Blog Post

What we've learned from the Medicare Shared Savings Program

December 2, 2014

    When CMS began inviting organizations to participate in its Medicare Shared Savings Program, starting in December 2011, there was no guarantee that providers would say yes.

    Some organizations worried that the program's quality metrics would be too demanding. Others wondered if creating an "accountable care organization" would end up being more trouble than it was worth.

    But on balance, experts thought that providers would regret sitting out of the MSSP more than they'd regret jumping in.

    "Our initial take," the Advisory Board's Chief Research Officer Chas Roades wrote at the time, "is that the program warrants serious consideration by hospitals and health systems."

    Three years—and three hundred or so participants—later, the MSSP has generally been a success. The federal government this fall said that ACOs participating in the program saved Medicare almost $280 million in the MSSP's first full year, led by Memorial Hermann's nearly $60 million in savings.

    Many of the organizations that achieved the greatest savings for Medicare were able to recoup tens of millions of dollars, too.

    But these organizations were in the minority: Only one-quarter of participating providers ended up qualifying for shared savings in performance year 1. To put it more simply, many MSSP participants have seen little return, despite investing considerable time and energy getting themselves ready for population health.

    What are the hallmarks of top-performing ACOs—and most importantly, are those elements replicable?

    Here's a quick look at three tactics that have jumped out.

    Tactic: Pick your physicians carefully.

    An ACO is only as good as the staff that support it. And that's one reason why leaders at Memorial Hermann ACO, in Houston, put considerable effort into carefully choosing their initial cohort of doctors.

    CEO Christopher Lloyd told ACO Business News that Memorial Hermann looked for physicians that were already invested in population health. One way was by vetting them using a 15-item checklist that included requirements like (1) having a pre-existing electronic medical record and (2) being willing to accept some risk.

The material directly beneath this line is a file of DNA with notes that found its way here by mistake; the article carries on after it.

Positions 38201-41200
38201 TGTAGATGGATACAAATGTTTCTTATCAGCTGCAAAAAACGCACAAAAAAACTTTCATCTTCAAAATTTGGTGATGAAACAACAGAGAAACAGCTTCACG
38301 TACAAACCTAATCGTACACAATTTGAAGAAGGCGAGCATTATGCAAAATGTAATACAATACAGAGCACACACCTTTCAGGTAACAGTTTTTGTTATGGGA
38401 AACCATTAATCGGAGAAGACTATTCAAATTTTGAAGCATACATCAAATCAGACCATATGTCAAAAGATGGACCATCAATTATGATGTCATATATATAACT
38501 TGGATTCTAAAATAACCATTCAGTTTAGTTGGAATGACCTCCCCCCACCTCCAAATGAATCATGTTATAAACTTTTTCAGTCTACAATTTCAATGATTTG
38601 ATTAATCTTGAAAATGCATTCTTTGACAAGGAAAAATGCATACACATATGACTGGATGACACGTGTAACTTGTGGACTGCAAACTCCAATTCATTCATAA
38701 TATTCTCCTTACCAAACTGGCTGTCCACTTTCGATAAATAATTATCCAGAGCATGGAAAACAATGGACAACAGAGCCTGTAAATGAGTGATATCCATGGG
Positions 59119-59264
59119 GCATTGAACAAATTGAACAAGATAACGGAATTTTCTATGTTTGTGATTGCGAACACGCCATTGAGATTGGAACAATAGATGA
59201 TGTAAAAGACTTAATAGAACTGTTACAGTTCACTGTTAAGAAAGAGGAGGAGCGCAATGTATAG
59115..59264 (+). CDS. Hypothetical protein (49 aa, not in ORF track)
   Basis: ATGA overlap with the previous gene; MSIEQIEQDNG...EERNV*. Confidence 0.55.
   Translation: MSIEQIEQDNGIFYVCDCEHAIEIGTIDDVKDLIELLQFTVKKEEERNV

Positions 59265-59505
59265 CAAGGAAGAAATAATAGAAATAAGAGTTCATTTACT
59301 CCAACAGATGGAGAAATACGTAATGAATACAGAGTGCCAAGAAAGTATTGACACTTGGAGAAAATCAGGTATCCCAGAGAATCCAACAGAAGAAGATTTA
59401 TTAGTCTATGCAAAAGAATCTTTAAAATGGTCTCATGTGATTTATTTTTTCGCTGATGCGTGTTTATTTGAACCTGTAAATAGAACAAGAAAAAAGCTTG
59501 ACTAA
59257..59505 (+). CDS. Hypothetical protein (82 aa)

"Using the ACO as the call to action for your physicians and hospital network is not the right strategy," according to Lloyd. "There has to be physician leadership. Our physicians are leaders of this effort."

    Memorial Hermann ACO generated savings of nearly $58 million—more than any other organization—in its first full year of participation in the MSSP.

    Also see: How to design the clinically effective workforce

    Tactic: 'Wow' your patients.

    The continued push to be accountable for patients' outcomes also has pushed providers to develop closer relationships with those patients. How to do that? Administrators at Florida-based Palm Beach ACO elected to prioritize the patient experience.

    "We realized that dissatisfied patients could mean as much as 25% in lost savings," CEO Kelly Conroy writes in the American Journal of Managed Care. She notes that the organization was surprised that many patients simply walked out of the office without follow-up appointments.

    "That loss of control over a patient's health care often resulted in the loss of the patient altogether, which means lost revenue and decreased shared savings," Conroy adds.

    As a result, Palm Beach staff spent "countless hours" working with physicians to create positive patient experiences, like calling to check in with Snowbird patients who left the state during the summer time.

    Palm Beach ACO generated almost $40 million in savings in performance year 1.

    Also see: How to compete on patient engagement

    Tactic: Identify the patients with the most need.

    At the same time, a successful ACO may end up prioritizing some patients over others. So the CEO of Catholic Medical Partners ACO in Buffalo said his group adopted a simple solution: Stratify the population.

    "We started with the group of patients at the highest risk who have the highest burden of illness, and then worked our way into prevention," Dennis Horrigan said. "While prevention pays off in the long run, the greater opportunity from a personal and human perspective, as well as a financial perspective, is to try to make the interventions with people most in need." 

    In many cases, that meant identifying and proactively focusing on the population that hadn't gotten medical care.

    Like many successful ACOs, Catholic Medical Partners administrators note that it took years—before the MSSP program even started—to develop the right tools and culture to be successful.

    "If you were just starting from square one without that history, I wouldn't expect you could do much," Horrigan told Buffalo Business First. "This is hard work, this transition to a population health focus."

    Catholic Medical Partners ACO generated total savings of $28 million and recouped nearly $14 million.

    Also see: How to prioritize population health interventions

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